Continuing our rundown of the top stories with readers, we look at features focused on patients and where hospitals are succeeding and where they can improve.
Healthcare leaders say they are striving to improve the patient experience, and with good reason.
Federal officials and patient advocates have pointed to the need to improve safety measures for patients, which have declined during the COVID-19 pandemic. Hospital and health system executives are undertaking novel measures to try to serve patients better.
Here are the five most popular stories in Chief Healthcare Executive about the “patient experience,” a core element of our mission. The stories look at where hospitals are having success and where healthcare organizations can do better.
In the early months of the COVID-19 pandemic, some hospitals stood out in the face of unprecedented challenges.
Healthgrades compiled a list of 24 hospitals that excelled in their treatment of coronavirus patients in the opening months of the pandemic.
Each year, Healthgrades produces a ranking of America’s best hospitals. Brad Bowman, chief medical officer of Healthgrades, said the group’s examination of hospitals in the COVID-19 pandemic “is completely different than anything we’ve ever done before.”
In an interview with Chief Healthcare Executive, Bowman said, “We wanted to recognize these hospitals, almost as a thank you.”
Healthgrades examined hospitals that had cared for a heavy volume of COVID-19 patients. Healthgrades evaluated hospitals that treated more than 750 COVID-19 patients from January through September 2020. The average mortality rate of those hospitals was 24.6%, and the 24 hospitals recognized by Healthgrades had mortality rates below that mark.
Healthgrades examined patient data from the Centers for Medicare & Medicaid Services for the vast majority of U.S. hospitals (the survey did not include military hospitals or Veterans Administration facilities).
The 24 hospitals recognized by Healthgrades demonstrated the ability to act and react quickly, Bowman said.
“One thing that stood out for me was the ability for them to adapt rapidly, to create new care models in response to what was a really unprecedented set of circumstances,” Bowman said. “The ones that were flexible and more adaptable did better.”
Hospitals across America have treated more children with respiratory viruses, with some saying they have rarely, if ever, seen so many cases.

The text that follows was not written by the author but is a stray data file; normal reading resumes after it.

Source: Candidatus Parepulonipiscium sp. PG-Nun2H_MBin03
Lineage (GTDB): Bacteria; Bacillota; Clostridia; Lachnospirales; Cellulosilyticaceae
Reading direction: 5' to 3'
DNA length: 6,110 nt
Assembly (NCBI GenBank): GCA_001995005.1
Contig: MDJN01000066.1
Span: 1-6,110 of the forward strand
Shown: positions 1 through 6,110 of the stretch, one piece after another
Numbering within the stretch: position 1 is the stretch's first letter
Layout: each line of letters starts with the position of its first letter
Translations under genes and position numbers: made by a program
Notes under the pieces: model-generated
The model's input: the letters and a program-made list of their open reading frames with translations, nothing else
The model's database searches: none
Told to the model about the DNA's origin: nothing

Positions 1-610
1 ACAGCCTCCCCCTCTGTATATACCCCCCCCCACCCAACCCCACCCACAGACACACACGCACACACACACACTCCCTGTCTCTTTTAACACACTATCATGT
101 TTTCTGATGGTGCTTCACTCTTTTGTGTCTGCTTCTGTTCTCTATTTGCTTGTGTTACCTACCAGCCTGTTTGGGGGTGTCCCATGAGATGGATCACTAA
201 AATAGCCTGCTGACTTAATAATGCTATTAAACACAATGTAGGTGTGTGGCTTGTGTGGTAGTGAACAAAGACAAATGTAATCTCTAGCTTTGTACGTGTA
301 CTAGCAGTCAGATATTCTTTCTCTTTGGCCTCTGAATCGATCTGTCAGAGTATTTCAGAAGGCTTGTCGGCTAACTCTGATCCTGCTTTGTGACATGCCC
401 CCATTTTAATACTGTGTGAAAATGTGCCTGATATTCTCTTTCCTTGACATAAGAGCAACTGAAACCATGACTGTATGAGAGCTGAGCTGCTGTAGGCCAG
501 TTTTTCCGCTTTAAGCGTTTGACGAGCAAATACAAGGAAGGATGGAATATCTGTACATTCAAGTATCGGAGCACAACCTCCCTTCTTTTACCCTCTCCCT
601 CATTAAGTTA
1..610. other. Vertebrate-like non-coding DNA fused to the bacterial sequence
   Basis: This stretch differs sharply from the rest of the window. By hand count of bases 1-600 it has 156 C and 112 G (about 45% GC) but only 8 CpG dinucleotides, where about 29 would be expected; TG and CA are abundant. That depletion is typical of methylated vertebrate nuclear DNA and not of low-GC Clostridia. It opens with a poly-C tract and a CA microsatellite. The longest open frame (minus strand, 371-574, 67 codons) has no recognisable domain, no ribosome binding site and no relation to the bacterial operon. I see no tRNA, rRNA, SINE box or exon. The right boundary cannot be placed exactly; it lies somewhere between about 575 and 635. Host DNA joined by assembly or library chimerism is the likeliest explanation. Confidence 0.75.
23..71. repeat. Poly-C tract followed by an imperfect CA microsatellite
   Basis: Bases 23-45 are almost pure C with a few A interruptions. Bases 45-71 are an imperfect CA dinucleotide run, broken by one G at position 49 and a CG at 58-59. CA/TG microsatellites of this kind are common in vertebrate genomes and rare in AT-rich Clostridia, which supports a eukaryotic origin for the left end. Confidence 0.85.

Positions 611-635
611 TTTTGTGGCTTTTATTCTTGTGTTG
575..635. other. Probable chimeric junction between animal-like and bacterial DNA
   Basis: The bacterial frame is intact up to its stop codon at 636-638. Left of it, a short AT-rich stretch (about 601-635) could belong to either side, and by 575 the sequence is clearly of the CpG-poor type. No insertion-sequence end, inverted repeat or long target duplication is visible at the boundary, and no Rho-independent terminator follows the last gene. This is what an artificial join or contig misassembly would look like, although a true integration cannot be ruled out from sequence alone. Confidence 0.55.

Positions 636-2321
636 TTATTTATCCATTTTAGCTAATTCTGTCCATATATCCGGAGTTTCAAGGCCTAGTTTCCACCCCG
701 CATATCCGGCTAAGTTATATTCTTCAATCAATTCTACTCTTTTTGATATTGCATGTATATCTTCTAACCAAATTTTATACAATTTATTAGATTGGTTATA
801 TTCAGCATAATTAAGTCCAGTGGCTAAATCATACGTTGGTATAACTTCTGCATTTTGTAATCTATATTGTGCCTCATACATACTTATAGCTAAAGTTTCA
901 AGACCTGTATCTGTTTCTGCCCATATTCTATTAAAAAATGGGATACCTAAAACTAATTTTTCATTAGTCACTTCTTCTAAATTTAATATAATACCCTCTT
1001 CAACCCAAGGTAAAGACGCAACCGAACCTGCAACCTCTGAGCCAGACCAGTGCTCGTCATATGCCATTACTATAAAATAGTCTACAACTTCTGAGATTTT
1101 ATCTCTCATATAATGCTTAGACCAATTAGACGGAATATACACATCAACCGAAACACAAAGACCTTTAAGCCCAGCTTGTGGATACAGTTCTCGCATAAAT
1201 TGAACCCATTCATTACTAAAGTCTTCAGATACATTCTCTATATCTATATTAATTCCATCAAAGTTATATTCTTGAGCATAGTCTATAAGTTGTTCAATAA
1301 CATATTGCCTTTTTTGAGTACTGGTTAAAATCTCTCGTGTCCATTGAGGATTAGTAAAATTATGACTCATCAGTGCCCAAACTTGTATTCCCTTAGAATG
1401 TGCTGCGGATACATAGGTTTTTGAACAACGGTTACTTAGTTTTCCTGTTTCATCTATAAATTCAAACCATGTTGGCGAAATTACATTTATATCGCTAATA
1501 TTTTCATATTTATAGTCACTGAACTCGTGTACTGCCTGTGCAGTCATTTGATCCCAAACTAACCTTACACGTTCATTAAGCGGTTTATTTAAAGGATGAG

Health systems reported significant spikes of children with respiratory syncytial virus, more commonly known as RSV, weeks earlier than normal. For much of the fall, about 75% of the beds in pediatric hospitals nationwide were filled.
While the virus tends to be mild for many people, it can be more serious in children, it can lead to serious complications for children 5 and under, older adults, and others with health issues.
Doctors say they’re worried about the uptick in RSV cases, rising flu cases and COVID cases forming a “triple-demic.” In recent weeks, some hospitals have seen those fears realized.
Hasbro Children’s Hospital in Rhode Island reached 125% of capacity.
“RSV is clearly the number one cause,” Michael Koster, director of pediatric infectious diseases at Hasbro Children’s Hospital, told Chief Healthcare Executive in October. Two-thirds of the patients admitted with respiratory distress had tested positive for RSV, he said.
Health systems, including Hasbro Children’s typically see peak volume with RSV in December or January.
“This is definitely unprecedented and historic in a lot of ways,” Koster said. “More importantly, we’re constantly in a continuous crisis and dealing with the ebbs and flows where none of the ebbs have provided any relief for the staff. It's tidal wave on top of tsunami.”
In children’s hospitals, some doctors and leaders likened the heavy volume to the early days of the COVID-19 pandemic, when patients packed hospitals.
On a raw, gray October morning, Penn State Health Lancaster Medical Center began accepting patients for the first time.